Informed. They are knowledgeable about voting procedures and rights in their district so they can help voters in their district. They know of the offices that will be on the ballot in a given election within their district. They know who their federal (US Senate and House of Representatives) and state (Senate and Assembly) representatives are, as well as the name of their town mayor.
Involved. They will be present at county, caucus, and club meeting events. They maintain a strong voting record. As leaders in the Democratic Party, they work to increase Democratic voter turnout. They are eager to volunteer for Democratic campaigns that touch their district.
Influential. They are willing to exercise their voting rights at convention meetings (Mini-Convention) to influence the leadership and platform endorsement of candidates of the Democratic Committee. They vote for leadership at the municipal and county level. County Committee members can also influence strong local candidates to run for office and connect them with the resources that will make their campaign a success.
We have broken down the elements of being a County Committee person further into subcategories.
The Democratic County Committee person will stand up for the voting rights of Democrats in their district. They know how to register new voters in their district, where their regular polling location is, who will be on the ballot, and the names of their representatives.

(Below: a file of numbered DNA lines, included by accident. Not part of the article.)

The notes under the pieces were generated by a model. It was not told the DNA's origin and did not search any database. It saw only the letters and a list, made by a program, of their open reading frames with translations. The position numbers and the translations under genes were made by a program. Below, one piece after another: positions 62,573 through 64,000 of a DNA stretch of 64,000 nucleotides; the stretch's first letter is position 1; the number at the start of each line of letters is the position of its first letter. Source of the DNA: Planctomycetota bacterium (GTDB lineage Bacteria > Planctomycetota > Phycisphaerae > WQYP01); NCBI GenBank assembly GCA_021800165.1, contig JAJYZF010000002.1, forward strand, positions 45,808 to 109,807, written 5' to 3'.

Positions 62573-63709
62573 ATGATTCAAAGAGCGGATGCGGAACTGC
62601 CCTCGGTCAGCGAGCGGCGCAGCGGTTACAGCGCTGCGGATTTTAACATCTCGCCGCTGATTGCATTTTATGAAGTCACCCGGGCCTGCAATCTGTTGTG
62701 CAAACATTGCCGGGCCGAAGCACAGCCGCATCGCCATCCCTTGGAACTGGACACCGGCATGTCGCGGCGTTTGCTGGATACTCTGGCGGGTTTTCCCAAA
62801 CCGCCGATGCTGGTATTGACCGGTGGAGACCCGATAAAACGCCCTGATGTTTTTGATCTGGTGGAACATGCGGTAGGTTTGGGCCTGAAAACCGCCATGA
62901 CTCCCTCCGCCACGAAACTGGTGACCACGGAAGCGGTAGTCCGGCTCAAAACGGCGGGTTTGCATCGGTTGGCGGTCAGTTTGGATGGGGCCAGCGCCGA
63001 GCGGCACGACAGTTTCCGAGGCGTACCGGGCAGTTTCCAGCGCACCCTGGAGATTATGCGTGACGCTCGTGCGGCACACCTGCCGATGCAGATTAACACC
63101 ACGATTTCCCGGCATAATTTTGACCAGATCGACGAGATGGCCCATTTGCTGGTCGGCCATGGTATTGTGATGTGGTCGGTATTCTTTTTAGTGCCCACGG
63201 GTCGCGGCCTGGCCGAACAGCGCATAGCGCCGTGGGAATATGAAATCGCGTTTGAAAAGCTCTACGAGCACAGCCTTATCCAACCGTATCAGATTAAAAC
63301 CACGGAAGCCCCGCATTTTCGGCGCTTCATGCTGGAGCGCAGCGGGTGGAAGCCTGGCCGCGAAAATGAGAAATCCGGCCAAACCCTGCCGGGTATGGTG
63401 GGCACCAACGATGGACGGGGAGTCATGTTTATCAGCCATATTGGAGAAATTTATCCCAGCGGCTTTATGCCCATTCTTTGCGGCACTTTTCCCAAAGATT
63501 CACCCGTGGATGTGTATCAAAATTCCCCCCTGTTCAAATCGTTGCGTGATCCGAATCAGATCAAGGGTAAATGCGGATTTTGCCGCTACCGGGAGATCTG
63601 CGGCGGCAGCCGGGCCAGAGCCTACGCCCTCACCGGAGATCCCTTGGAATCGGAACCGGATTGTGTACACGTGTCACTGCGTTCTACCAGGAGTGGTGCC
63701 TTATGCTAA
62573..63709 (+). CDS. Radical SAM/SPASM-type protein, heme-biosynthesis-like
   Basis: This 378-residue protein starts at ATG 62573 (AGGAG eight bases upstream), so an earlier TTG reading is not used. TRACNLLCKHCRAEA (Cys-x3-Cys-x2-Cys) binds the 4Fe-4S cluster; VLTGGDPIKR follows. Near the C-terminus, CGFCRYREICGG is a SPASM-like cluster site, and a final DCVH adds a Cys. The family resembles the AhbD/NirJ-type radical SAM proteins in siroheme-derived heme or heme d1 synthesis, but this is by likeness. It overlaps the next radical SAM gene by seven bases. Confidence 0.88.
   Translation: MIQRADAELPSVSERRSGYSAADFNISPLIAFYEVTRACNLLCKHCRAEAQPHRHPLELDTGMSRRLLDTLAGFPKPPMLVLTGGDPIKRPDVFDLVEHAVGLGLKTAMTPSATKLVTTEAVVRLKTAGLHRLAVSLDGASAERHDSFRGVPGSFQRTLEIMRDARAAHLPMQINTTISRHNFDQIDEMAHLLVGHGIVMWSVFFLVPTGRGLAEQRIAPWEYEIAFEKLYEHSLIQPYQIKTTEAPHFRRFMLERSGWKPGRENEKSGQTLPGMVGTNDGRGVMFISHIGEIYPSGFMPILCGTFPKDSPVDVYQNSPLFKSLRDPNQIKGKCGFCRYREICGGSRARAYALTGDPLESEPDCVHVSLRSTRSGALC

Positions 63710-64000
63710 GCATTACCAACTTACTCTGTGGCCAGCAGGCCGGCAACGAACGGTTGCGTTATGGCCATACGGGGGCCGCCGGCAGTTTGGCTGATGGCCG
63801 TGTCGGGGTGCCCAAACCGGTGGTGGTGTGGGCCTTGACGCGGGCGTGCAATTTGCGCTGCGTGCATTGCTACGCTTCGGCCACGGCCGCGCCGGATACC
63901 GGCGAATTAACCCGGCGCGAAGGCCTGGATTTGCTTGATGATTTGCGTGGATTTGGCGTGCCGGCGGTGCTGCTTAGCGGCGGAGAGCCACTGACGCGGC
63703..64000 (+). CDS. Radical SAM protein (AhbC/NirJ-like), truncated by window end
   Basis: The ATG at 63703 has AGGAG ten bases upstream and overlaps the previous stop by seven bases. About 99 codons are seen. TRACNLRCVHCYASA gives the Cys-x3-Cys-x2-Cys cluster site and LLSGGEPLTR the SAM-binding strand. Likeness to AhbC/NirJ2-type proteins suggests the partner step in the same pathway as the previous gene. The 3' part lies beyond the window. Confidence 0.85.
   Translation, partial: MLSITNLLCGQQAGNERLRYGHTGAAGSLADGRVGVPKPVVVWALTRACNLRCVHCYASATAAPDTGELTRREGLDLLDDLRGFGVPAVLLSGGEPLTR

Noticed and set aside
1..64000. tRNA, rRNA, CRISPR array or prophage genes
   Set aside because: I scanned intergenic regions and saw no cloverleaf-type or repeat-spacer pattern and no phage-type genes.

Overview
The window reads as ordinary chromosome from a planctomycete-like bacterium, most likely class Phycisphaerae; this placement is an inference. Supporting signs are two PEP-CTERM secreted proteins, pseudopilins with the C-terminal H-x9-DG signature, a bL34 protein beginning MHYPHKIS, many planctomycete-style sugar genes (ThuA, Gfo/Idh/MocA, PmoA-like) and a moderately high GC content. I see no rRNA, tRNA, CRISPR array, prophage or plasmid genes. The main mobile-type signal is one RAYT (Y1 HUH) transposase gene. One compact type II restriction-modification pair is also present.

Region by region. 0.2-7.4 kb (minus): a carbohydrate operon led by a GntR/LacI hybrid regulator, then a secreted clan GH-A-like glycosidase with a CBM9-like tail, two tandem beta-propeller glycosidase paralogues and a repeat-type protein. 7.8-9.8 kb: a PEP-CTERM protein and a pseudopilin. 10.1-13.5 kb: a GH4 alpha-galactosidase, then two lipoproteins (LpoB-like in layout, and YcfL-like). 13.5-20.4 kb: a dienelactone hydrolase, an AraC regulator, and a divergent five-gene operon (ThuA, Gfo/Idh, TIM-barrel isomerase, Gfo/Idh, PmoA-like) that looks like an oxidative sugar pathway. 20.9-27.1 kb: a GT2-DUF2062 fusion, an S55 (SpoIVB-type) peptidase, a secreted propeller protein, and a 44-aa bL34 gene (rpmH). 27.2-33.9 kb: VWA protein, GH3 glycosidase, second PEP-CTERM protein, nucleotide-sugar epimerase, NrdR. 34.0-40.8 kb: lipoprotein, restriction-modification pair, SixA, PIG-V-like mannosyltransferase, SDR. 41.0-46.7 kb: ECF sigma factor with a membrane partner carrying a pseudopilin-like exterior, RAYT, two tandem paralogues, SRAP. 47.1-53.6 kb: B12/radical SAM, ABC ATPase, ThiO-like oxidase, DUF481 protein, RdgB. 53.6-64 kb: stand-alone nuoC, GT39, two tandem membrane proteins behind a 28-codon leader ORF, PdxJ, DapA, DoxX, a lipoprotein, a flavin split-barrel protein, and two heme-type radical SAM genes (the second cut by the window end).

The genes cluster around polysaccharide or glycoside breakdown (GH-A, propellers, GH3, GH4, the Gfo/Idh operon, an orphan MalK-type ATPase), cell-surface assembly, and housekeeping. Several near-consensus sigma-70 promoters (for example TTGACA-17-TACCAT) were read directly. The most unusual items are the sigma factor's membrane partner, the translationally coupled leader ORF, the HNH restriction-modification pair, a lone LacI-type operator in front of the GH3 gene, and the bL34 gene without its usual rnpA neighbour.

Along with the following links, the tools section contains helpful hints on organizing in your district and helping your voters access the information they need.
- Find my representatives: whoaremyrepresentatives.org/
- Find my polling location: voter.svrs.nj.gov/polling-place-search
- Register to Vote: voter.svrs.nj.gov/register
Sample Ballot: oceancountyclerk.com/frmElectionServices
- NJ Voter Portal: nj.gov/state/elections/vote.shtml
- Election Calendar: oceancountyclerk.com/frmElectionServices
Know the Three Ways to Vote:
Apply for a Vote-by-Mail ballot and return it one of the following ways:
- Mail: Vote-by-Mail ballots sent through the mail must be postmarked by Election Day and received by the County Board of Elections on or before the sixth day after the close of the polls.
Secure Ballot Drop Box: Place it in one of your County’s secure ballot drop boxes by 8:00 p.m. on Election Day.
Drop box locations can be found on the County Clerk Election Services site.
Board of Elections Office: Deliver it in person to your County’s Board of Elections Office by 8:00 p.m. on Election Day.
Deliver it: Board of Elections 101 Hooper Avenue, Toms River, NJ 08753